The urinary system is composed of the kidneys, ureters, urinary bladder, and urethra. The kidney is a homeostatic filtering mechanism responsible for regulating body water, ions, and pH, as well as for excreting many soluble wastes from the blood. These functions center on the process of urine being produced by the kidneys followed by its elimination from the body via the ureters, bladder, and urethra.
The functional units of the kidney are nephrons and collecting ducts. The nephron starts at a capillary bed, the glomerulus, which is located inside a renal corpuscle. Urine begins as a filtrate of blood plasma, which is driven into the renal corpuscle by blood pressure.
The filtrate flows down a series of tubules in the nephron and the collecting duct system, which recovers solute and water in a process known as concentrating the urine.
The continuous adjustment of the volume and ionic composition of blood is linked to the processes responsible for urine concentration.
Two countercurrent systems are found in the kidney. The countercurrent multiplier of the loop of Henle is important for urine concentration, and the countercurrent exchanger of the vasa recta supplies blood to the kidney medulla.
Regulation of flow through the tubules is accomplished in part by components of the nephron known as the juxtaglomerular apparatus.
The kidneys serve as endocrine organs. They produce renin, a protease that affects systemic blood pressure, and erythropoietin, a cytokine that stimulates red blood cell production. The kidneys also provide the final hydroxylation reaction required to produce active vitamins D2 and D3, hormones involved in Ca2+ regulation and bone physiology.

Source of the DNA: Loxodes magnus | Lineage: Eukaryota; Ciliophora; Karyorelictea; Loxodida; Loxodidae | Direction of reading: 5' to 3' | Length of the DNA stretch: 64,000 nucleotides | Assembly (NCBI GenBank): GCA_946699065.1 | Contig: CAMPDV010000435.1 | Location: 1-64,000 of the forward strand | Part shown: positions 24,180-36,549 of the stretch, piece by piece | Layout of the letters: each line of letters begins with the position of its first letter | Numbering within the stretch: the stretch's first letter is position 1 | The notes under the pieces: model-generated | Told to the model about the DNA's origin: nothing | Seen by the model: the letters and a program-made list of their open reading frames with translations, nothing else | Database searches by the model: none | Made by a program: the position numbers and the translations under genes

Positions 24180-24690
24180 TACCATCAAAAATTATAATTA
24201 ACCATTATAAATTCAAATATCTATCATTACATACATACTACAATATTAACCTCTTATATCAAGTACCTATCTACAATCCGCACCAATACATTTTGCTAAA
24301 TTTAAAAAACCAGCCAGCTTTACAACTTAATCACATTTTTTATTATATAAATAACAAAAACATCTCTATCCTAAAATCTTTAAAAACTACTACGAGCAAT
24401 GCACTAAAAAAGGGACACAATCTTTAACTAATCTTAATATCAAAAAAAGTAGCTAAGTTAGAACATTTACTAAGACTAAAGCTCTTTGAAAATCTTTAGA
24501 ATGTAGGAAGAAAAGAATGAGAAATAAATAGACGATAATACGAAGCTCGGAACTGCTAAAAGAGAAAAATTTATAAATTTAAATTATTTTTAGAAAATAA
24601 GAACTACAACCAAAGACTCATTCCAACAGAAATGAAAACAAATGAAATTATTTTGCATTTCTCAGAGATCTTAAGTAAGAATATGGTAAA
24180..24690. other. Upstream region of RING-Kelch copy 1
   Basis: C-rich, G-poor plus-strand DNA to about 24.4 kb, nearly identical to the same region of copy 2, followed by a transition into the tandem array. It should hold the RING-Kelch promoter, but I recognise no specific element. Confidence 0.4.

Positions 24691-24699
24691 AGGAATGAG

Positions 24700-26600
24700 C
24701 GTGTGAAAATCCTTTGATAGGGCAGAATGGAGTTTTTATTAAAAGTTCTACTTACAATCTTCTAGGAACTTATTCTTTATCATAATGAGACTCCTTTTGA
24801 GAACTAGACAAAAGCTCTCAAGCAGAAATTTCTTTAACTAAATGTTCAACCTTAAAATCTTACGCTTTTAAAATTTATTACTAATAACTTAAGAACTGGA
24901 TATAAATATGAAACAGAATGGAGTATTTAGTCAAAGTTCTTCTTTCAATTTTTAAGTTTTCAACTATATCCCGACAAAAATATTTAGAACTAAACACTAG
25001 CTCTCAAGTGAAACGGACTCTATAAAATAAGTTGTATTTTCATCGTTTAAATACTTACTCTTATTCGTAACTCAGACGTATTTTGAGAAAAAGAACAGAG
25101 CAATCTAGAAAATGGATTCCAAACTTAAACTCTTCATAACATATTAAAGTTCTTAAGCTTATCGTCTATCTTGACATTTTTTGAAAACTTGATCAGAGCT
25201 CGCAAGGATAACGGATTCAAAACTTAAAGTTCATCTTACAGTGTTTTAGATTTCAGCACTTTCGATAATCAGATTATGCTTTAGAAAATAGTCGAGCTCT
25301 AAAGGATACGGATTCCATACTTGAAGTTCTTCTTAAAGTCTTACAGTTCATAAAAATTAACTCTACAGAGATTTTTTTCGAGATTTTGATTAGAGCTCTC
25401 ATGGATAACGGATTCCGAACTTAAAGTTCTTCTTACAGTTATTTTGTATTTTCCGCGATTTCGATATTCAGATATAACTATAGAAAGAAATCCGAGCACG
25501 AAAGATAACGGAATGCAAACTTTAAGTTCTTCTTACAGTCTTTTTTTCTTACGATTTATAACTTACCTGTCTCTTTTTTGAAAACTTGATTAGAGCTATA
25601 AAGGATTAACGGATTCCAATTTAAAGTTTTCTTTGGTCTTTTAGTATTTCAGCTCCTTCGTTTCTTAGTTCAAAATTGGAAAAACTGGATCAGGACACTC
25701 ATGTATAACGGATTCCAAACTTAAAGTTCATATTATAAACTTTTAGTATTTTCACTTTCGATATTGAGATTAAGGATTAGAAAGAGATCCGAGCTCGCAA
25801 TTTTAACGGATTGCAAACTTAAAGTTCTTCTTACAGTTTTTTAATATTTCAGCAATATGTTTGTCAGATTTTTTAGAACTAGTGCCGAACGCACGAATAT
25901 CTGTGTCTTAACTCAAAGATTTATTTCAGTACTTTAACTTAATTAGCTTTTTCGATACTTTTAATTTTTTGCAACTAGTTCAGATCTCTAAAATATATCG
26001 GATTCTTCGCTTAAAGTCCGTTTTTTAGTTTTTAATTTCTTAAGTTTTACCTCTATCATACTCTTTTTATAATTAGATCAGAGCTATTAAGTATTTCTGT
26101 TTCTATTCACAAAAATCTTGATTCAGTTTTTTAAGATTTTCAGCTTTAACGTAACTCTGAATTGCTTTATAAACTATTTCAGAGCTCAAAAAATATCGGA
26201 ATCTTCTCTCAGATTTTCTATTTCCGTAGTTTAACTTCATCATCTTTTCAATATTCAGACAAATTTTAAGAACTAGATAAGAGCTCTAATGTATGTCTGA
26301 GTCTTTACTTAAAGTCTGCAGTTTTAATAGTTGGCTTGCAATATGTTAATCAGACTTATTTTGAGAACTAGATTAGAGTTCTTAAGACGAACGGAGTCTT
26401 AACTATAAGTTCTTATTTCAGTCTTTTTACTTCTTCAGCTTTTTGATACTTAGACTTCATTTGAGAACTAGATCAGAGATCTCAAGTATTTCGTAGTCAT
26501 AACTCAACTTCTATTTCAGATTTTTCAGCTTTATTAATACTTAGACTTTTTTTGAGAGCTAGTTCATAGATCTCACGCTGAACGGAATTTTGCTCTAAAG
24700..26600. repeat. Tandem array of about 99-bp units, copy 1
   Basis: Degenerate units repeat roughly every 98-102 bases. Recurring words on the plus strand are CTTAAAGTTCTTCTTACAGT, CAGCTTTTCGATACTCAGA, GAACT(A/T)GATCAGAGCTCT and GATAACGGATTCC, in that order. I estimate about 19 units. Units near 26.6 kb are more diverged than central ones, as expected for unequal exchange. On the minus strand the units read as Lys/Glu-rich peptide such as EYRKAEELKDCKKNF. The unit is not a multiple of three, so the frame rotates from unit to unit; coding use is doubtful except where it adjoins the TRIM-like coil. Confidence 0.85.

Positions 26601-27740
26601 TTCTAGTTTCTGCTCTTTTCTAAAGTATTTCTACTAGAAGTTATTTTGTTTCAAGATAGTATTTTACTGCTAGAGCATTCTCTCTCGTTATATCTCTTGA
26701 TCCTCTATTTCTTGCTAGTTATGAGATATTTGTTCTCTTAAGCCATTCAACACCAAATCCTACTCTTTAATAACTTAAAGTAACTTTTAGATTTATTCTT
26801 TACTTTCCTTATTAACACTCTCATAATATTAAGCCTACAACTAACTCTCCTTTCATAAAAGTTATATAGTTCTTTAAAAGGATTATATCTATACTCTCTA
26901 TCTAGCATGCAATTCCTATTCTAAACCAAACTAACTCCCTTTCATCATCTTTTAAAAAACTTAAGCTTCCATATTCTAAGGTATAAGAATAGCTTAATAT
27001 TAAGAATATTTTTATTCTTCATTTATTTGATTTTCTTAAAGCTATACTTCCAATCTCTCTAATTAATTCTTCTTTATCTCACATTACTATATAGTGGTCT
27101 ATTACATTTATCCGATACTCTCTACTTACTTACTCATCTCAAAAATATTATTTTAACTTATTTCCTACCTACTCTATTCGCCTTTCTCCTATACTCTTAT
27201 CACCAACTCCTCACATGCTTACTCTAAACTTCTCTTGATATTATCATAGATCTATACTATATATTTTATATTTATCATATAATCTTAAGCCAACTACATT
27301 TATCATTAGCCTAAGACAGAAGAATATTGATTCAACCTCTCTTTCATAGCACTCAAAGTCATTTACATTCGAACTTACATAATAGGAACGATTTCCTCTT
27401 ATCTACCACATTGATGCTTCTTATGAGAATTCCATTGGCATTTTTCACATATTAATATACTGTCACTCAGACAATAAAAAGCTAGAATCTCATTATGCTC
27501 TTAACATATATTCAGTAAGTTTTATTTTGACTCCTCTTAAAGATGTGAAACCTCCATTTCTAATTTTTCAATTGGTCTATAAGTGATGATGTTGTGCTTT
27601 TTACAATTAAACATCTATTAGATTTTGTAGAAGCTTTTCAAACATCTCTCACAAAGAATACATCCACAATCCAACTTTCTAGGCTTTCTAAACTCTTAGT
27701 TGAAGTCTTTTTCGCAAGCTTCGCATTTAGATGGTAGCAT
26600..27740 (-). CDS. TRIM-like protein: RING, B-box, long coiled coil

The body contains one pair of kidneys, located retroperitoneally in the abdominal cavity on either side of the spine. A coronal section of the kidney shows the gross anatomic features, the cortex, medulla, and calyces, which provide the framework and nomenclature used in the description of the microanatomy and function of the kidney (Figure 13-1A and B).
Anatomy of the kidney and the renal corpuscle. A. Section of the kidney with the medullary pyramids surrounded by cortex. Urine production begins in the cortex and ends when fluid exits a medullary papilla and enters a minor calyx. B. Kidney tubules. The nephron begins at the renal corpuscle in the cortex, where the initial filtration of blood occurs. The nephron continues as a series of tubules, the proximal convoluted tubule (PCT), proximal straight tubule (PST), thin descending and ascending limbs of the loop of Henle (tDLH, tALH), thick ascending limb (TAL), and distal convoluted tubule (DCT). The collecting tubule (CT) and collecting duct (CD) have a separate embryonic origin. C. Renal corpuscle. The initial filtrate of blood occurs inside Bowman's capsule. The glomerulus filter unit has three components: (1) the fenestrated endothelium of ...
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